From its vantage point near London’s Oxford Street, MT was able to snatch a glimpse through the windows into the head office of Byron Hamburgers yesterday. It didn’t exactly look like a company in crisis but on social media it was the subject of a political firestorm.
That’s because of a recent report in the Spanish-language newspaper El Iberico suggesting that the chain, which has 56 UK restuarants, colluded with the Home Office to help have dozens of its own workers deported for breaking immigration rules. An employee quoted by the paper claimed that after staff showed up for a compulsory ‘training’ session they were questioned by immigration officers before being detained.
After Byron neglected to comment on the matter yesterday, the Home Office put out a statement confirming it had arrested 35 workers with the co-operation of the company’s management. The chain carried out the proper right-to-work checks, it said, but workers had presented forged or otherwise false documents. Consequently Byron will face no legal action as a result of employing them.
But that came too late to stop #BoycottByron trending on Twitter (in London at least). Angry posters suggested Byron had knowingly employed the undocumented workers and that the manner of their arrest had ‘a whiff of the Gestapo’ about it. Migrants rights groups set about organising protests outside several of its restaurants in the coming week. Meanwhile gleeful Ukippy types proclaimed their newfound respect for the chain and pledged to chow down on even more of its burgers in the future (which perhaps presents a marketing opportunity - try the all-new Farage Burger with British beef, stilton and the lingering smell of tobacco).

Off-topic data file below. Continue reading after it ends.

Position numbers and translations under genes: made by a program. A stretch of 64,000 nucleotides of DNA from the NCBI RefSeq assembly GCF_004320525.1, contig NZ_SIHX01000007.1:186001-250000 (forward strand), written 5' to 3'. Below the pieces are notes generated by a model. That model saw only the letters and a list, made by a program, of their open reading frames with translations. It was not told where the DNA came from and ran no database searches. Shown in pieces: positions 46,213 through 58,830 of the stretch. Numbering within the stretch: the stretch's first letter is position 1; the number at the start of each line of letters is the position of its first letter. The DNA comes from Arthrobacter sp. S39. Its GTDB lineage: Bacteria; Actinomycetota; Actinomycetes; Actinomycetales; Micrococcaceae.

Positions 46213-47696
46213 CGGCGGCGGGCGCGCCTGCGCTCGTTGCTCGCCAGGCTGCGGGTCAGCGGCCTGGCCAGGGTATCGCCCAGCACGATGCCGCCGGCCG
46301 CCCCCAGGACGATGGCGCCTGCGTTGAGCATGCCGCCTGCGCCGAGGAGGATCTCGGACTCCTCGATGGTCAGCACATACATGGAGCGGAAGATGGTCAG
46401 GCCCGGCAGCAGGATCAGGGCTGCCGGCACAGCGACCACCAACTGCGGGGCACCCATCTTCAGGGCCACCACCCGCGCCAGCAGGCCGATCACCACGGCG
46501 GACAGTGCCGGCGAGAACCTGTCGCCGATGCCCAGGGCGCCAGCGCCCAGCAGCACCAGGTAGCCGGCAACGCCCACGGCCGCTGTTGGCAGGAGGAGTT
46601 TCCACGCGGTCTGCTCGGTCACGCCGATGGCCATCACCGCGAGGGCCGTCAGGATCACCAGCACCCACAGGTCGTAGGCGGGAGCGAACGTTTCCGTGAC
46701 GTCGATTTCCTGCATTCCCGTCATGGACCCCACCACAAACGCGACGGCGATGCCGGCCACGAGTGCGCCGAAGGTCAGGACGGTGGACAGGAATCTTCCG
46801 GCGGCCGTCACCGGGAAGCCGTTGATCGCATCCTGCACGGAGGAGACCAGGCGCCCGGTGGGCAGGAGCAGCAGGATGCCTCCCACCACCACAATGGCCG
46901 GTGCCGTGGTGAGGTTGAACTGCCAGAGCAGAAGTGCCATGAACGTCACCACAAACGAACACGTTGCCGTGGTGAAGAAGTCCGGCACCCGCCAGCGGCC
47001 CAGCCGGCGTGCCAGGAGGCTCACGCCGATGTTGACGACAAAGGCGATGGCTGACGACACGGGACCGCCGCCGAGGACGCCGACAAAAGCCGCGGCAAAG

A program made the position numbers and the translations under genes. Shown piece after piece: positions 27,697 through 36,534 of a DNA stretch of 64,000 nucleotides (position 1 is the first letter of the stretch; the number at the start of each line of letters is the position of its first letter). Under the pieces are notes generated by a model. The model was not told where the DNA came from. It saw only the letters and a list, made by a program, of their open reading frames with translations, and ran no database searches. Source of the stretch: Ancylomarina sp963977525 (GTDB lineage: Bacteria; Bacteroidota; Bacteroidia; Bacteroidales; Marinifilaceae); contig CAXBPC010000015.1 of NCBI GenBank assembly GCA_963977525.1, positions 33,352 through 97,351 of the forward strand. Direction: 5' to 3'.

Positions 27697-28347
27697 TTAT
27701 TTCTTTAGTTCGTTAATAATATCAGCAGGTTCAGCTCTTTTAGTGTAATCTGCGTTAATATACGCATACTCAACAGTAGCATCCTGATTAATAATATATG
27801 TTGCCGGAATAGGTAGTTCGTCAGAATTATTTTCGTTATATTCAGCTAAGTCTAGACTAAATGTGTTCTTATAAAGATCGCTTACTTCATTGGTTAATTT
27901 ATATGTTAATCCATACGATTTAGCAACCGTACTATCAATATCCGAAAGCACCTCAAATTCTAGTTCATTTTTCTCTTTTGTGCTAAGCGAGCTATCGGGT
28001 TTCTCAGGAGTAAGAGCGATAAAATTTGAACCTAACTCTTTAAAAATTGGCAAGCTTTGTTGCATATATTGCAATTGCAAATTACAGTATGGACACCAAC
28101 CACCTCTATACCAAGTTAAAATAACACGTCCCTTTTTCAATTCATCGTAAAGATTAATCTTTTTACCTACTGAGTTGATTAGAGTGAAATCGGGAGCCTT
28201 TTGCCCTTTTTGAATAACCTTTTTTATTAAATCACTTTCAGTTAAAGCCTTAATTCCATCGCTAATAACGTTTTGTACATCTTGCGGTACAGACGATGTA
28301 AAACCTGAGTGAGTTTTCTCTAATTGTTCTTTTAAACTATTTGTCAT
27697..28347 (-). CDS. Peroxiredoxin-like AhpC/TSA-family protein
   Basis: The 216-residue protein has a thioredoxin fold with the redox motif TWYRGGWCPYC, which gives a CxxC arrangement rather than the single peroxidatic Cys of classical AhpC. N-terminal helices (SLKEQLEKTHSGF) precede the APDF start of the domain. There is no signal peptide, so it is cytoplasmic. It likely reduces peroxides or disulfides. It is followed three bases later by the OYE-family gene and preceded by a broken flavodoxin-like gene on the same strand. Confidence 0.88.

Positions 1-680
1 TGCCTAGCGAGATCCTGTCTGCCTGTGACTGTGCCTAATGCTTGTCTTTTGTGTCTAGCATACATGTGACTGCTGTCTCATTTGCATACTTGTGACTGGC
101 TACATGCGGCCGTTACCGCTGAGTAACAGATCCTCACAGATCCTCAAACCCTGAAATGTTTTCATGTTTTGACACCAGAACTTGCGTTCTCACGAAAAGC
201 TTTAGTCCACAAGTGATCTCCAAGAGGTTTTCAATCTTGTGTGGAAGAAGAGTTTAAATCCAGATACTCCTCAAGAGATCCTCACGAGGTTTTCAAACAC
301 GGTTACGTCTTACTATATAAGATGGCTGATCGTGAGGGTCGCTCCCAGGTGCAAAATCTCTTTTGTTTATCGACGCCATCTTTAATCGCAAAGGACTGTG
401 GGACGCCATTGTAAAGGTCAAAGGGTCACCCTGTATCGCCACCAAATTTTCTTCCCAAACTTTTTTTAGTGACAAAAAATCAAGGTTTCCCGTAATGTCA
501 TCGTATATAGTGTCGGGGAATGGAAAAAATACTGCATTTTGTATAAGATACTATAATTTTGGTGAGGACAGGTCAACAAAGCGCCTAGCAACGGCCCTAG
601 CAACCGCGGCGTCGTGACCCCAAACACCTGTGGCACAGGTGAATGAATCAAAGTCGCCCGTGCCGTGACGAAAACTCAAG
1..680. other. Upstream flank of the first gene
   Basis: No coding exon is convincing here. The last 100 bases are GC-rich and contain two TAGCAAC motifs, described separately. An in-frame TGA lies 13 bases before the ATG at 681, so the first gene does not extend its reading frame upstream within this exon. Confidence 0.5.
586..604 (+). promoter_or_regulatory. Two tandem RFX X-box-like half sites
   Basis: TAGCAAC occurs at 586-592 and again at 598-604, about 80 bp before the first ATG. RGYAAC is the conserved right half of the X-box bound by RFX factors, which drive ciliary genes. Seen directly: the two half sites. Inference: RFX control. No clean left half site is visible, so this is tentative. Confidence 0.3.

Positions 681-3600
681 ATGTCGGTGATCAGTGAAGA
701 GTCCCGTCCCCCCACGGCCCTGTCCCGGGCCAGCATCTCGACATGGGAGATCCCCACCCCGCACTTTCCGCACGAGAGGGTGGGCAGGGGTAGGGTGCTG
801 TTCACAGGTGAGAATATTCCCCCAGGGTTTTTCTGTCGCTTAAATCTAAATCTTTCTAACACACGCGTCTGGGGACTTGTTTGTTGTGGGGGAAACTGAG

It might not have done anything wrong but Byron will not be pleased to have garnered all of this attention, which was later picked up by several national newspapers. It’s a reminder that reputational disasters really can come out of nowhere, and that you need to be ready to deal with them. Regardless of the rights or wrongs, this could damage Byron in the eyes of its cosmopolitan clientele, and it’s unlikely to be good for staff morale either.
It also illustrates the challenges faced by well-meaning businesses that (rightly) employ foreign workers in a country where migration has become such an emotive topic. If the Home Office hadn’t found in Byron’s favour then its bosses could have faced unlimited fines and prison sentences of up to five years. It’s hard to imagine even the most socially conscientious entrepreneur failing to co-operate.
Image credit: Ewan Munro/Flickr